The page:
Smoke from the multiple wildfires around California settled in the Central Valley this month. We are carefully monitoring the air quality to ensure that our employees working outdoors remain safe, and are deploying additional safety measures as needed.
We’re in the final stretch of the stone fruit season. Though we are closer to the end of the season than the beginning, there is still a lot of good fruit in our lineup over the coming weeks. We are about 80% through peach and nectarine harvest, and about 70% through plum harvest.
It’s hot! Record temperatures this month challenged our crops and people. It’s always hot in the Central Valley in August, but these extreme temperatures require us to take precautionary steps to ensure the quality of our product and the safety of our people. We applied a protective reflecting spray to the tree fruit, while constantly regulating moisture in the ground. We also stopped all field operations at noon when temperatures were too high. While this a big hardship on our time sensitive commodities, the health and welfare of our employees is our top priority. It has been an unusual summer, and this is just one more challenge we’ve dealt with.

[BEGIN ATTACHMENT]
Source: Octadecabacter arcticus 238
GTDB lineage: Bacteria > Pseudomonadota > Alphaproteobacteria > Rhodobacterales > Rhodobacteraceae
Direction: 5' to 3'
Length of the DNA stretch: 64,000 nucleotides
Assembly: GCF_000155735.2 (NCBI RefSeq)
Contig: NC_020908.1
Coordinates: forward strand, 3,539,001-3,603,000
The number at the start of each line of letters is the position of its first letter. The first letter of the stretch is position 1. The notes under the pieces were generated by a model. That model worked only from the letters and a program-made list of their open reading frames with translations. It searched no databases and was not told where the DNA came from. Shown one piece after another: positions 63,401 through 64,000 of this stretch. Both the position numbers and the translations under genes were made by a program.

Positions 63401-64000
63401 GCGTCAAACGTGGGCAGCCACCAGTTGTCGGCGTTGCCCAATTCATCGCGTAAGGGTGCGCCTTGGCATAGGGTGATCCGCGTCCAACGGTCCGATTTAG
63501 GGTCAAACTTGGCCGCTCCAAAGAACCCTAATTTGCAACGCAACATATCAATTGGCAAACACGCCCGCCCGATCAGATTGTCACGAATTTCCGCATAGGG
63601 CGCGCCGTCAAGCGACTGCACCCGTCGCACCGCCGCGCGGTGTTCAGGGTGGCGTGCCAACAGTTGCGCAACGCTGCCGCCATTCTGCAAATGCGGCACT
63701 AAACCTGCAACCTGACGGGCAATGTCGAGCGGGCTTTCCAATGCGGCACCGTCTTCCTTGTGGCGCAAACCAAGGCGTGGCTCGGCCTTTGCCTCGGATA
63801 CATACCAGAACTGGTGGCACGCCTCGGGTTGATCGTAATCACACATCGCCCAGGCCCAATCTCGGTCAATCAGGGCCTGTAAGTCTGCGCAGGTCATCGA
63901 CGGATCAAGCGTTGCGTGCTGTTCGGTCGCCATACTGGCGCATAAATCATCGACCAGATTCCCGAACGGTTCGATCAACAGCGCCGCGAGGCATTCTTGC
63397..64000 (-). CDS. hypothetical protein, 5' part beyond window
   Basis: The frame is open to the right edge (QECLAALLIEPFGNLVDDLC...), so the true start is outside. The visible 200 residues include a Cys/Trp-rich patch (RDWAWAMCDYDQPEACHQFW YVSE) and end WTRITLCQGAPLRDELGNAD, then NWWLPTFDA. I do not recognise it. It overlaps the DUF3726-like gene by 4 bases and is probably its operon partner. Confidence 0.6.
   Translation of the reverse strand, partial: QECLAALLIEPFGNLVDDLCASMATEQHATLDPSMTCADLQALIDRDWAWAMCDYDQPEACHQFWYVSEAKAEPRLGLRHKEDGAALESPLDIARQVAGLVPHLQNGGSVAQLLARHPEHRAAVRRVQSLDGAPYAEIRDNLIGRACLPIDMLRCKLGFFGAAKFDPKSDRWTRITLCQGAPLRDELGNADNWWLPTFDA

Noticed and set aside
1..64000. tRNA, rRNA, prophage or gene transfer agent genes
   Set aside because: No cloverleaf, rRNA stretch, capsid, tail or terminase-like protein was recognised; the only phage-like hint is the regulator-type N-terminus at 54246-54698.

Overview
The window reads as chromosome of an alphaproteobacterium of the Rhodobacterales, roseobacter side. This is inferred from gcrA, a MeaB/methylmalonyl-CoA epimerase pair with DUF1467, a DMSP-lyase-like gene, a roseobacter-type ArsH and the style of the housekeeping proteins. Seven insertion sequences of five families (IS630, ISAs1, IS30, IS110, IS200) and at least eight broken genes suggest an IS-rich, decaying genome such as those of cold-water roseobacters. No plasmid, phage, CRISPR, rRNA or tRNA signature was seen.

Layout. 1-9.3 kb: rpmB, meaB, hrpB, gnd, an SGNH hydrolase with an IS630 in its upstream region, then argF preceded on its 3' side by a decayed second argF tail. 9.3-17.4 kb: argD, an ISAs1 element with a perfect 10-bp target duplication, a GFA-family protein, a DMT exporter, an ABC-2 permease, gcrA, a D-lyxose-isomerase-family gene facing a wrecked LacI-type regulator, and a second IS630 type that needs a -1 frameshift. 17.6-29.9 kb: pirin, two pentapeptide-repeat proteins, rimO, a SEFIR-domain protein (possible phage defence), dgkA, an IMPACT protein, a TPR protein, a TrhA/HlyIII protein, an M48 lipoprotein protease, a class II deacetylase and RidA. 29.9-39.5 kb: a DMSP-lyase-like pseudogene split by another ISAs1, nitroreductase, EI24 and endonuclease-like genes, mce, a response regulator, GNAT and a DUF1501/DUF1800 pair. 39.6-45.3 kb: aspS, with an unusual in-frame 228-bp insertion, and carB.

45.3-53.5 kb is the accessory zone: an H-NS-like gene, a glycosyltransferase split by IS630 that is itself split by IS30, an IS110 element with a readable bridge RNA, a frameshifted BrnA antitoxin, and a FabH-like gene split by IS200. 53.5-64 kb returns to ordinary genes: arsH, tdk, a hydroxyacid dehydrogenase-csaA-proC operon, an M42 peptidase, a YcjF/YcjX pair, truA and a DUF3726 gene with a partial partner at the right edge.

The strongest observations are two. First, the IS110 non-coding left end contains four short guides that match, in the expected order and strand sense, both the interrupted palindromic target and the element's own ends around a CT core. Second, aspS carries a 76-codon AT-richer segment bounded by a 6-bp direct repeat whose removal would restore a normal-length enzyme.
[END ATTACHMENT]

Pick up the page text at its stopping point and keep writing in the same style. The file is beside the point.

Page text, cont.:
We continue to enjoy many of the newer plum varieties that were planted recently. When picked tree ripe, with a bit of give, we have seen sugar levels much higher than traditional plums of the past.
The Fourth of July not only celebrates the independence of our country, but it also marks the “spiritual” half way mark of the stone fruit season, and is the historically referenced start date for grape harvest in our area. The first six weeks of the season definitely require the most effort. We are generally still thinning through early June while picking the most temperamental and time sensitive varieties of the season. The Fourth of July is a point in time at which we reflect, look forward, and take a quick break with our families. We hope you had a moment to relax and celebrate over the holiday (hopefully with a peach in hand).
This month, we used Cane Cutters in our table grape vineyards. This equipment cuts excess growth in the centers of the rows with blades that form an upside down V shape in order to increase sunlight and air flow. Increased sunlight helps our red and black seedless grape varieties gain color, and extra air flow helps to prevent disease pressure in grape clusters and vines.